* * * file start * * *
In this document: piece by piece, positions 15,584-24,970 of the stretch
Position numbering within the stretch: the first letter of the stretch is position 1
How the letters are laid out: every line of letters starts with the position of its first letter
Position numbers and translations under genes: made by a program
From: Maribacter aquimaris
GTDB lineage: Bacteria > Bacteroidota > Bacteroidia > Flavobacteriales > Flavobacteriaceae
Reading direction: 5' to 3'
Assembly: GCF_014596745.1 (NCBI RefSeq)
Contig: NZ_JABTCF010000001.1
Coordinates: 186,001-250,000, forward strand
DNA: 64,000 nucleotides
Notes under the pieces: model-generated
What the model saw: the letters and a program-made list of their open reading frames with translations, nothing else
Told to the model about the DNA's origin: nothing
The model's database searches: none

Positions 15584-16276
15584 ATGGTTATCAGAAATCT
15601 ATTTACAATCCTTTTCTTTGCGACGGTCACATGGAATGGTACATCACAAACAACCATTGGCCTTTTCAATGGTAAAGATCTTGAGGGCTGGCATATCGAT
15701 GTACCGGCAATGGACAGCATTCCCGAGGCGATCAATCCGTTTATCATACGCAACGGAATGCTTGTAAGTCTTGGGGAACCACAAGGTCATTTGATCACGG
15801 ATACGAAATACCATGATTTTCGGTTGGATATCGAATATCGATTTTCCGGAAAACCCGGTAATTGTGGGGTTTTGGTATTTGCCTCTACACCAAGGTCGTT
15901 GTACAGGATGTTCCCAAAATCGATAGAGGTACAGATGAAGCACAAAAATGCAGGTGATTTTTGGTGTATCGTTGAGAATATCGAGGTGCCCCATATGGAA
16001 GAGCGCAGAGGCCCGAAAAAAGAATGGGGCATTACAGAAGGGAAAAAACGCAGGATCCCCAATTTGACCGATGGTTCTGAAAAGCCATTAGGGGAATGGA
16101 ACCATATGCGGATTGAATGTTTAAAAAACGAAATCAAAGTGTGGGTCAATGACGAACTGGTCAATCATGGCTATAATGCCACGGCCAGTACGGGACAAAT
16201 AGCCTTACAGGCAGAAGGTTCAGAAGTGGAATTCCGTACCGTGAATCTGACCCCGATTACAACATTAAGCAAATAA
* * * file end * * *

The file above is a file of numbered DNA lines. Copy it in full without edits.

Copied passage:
In this document: piece by piece, positions 15,584-24,970 of the stretch
Position numbering within the stretch: the first letter of the stretch is position 1
How the letters are laid out: every line of letters starts with the position of its first letter
Position numbers and translations under genes: made by a program
From: Maribacter aquimaris
GTDB lineage: Bacteria > Bacteroidota > Bacteroidia > Flavobacteriales > Flavobacteriaceae
Reading direction: 5' to 3'
Assembly: GCF_014596745.1 (NCBI RefSeq)
Contig: NZ_JABTCF010000001.1
Coordinates: 186,001-250,000, forward strand
DNA: 64,000 nucleotides
Notes under the pieces: model-generated
What the model saw: the letters and a program-made list of their open reading frames with translations, nothing else
Told to the model about the DNA's origin: nothing
The model's database searches: none

Positions 15584-16276
15584 ATGGTTATCAGAAATCT
15601 ATTTACAATCCTTTTCTTTGCGACGGTCACATGGAATGGTACATCACAAACAACCATTGGCCTTTTCAATGGTAAAGATCTTGAGGGCTGGCATATCGAT
15701 GTACCGGCAATGGACAGCATTCCCGAGGCGATCAATCCGTTTATCATACGCAACGGAATGCTTGTAAGTCTTGGGGAACCACAAGGTCATTTGATCACGG
15801 ATACGAAATACCATGATTTTCGGTTGGATATCGAATATCGATTTTCCGGAAAACCCGGTAATTGTGGGGTTTTGGTATTTGCCTCTACACCAAGGTCGTT
15901 GTACAGGATGTTCCCAAAATCGATAGAGGTACAGATGAAGCACAAAAATGCAGGTGATTTTTGGTGTATCGTTGAGAATATCGAGGTGCCCCATATGGAA
16001 GAGCGCAGAGGCCCGAAAAAAGAATGGGGCATTACAGAAGGGAAAAAACGCAGGATCCCCAATTTGACCGATGGTTCTGAAAAGCCATTAGGGGAATGGA
16101 ACCATATGCGGATTGAATGTTTAAAAAACGAAATCAAAGTGTGGGTCAATGACGAACTGGTCAATCATGGCTATAATGCCACGGCCAGTACGGGACAAAT
16201 AGCCTTACAGGCAGAAGGTTCAGAAGTGGAATTCCGTACCGTGAATCTGACCCCGATTACAACATTAAGCAAATAA